In collaboration with Bath University and the University of Reading’s Department of Pharmacy, Chris and his colleagues have developed an early means of screening people for these types of disorders. The test takes the familiar design of a dipstick for blood samples. On closer inspection, it’s made of strips with built-in capillaries, or fine tubes, coated with molecules which can trigger platelet activation. In a nutshell, the ‘height’ to which blood runs up the capillaries tells us the strength of platelet activation. An effective inhibitor of platelet activation will mean that the sampled blood will not rise as far up the capillary tubes. Comparing blood samples with varying concentrations of anti-platelet drugs, we can also assess how effective they are for a given individual, determining whether the treatment is right for them.

His rationale is that if there were some ways of comparing the platelets between different people (of any age, gender, genetic factors, ethnicity and/or lifestyle), we would have another diagnostic tool to add to our arsenal, making chosen treatments more effective. Such testing would allow clinicians to pick out patients who would respond best to anti-platelet medications.

The intention is to use this type of test in larger populations, to make larger comparisons between individuals. Although still in its infancy, the technique shows a lot of potential. Chris hopes to use these principles to correlate platelet function and appearance to changes in genetics – will someone’s platelet profile predispose them to suffering from certain health conditions? Perhaps. The final hurdle, according to Chris, is condensing this into a cheap technique which gives fast results, allowing more people to be screened.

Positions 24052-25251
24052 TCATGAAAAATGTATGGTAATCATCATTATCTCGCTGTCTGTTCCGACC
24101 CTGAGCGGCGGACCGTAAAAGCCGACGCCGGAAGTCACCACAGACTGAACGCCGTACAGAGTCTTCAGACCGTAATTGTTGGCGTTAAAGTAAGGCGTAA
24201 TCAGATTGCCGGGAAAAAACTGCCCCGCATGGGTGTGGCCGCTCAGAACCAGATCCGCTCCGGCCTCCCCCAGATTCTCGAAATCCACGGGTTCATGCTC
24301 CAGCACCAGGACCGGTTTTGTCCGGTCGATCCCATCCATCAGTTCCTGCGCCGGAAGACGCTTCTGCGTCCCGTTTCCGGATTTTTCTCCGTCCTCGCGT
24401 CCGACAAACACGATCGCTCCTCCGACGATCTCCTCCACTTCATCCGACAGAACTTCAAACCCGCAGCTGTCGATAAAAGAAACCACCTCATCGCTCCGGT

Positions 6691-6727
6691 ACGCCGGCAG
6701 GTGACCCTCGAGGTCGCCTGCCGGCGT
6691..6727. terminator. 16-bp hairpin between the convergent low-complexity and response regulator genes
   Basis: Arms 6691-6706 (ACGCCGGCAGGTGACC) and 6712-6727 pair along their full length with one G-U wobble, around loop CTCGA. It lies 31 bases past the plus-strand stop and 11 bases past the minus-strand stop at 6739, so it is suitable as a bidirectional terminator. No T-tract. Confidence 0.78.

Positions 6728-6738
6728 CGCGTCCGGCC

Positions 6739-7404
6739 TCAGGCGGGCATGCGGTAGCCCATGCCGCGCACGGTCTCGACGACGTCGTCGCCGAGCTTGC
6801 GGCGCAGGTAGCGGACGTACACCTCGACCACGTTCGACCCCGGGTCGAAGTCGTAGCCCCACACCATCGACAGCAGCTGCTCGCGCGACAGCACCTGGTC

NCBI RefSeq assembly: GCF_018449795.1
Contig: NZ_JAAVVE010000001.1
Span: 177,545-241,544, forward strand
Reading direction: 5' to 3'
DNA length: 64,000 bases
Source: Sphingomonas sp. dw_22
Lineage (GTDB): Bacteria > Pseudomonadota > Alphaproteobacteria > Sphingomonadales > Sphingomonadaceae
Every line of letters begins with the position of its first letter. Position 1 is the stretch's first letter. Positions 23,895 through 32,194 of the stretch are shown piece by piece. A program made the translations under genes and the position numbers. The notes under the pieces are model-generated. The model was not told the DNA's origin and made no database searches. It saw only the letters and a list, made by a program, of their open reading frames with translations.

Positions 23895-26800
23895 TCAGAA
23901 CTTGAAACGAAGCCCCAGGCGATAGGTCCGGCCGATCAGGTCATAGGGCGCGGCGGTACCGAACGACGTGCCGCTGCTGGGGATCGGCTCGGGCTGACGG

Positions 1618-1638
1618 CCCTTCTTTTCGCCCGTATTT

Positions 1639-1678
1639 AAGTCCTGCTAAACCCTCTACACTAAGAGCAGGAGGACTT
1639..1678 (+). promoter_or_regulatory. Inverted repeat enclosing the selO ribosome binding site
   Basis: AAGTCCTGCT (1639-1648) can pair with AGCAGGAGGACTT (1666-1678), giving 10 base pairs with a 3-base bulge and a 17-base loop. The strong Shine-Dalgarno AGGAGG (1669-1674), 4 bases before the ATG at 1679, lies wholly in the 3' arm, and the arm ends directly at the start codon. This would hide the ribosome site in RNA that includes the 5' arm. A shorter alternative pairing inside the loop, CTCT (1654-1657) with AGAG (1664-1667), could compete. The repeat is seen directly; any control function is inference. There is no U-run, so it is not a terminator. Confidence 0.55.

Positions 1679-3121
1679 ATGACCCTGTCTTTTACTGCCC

This isn’t the first time Chris has seen his work influencing actual clinical practice. A paper published back in 2004 described the effects of ‘multiple’ anti-platelet therapy for people receiving carotid endarterectomies – a surgery that removes deposits of fat from the carotid artery in the neck, to minimise the risk of a stroke. This procedure isn’t flawless; taking away these deposits leaves behind a highly thrombogenic surface. In other words, platelets can still bind to the inside of the artery and aggregate into thrombi which, of course, can become dislodged and cause embolisms and/or strokes within the brain. Every patient in the study had already been given aspirin (an anti-platelet drug). When used in tandem with heparin (an anti-clotting drug), the incidence of post-surgery strokes declined hugely – it was adopted as standard practice.

It’s research like this that allows clinical practices to evolve, shaping the way patients are cared for and making us more alert to changes in the way our body functions, which can give rise to life-changing disease.

I wanted to know what advice Chris could offer to those wanting to embark on their own research journey. His answer was simple: make sure it’s something you’re passionate about. What could this be for you? How will you go about finding your niche? And remember, the quality of your work will only ever be as good as your interest in the topic.

Coagulation Cascade - Diagram credit Isla Bailey

Stages of Platelet Activation: 1. Inactive platelets take a smooth, discoid shape. 2. Once activated, they change shape and develop pseudopodia, which are thin outward projections of membrane that help it adhere to the collagen surface. 3. Once adhered, platelets occupy a lamellipodia form, where it loses all projections, and spreads out to aid coverage. - Image credit Isla Bailey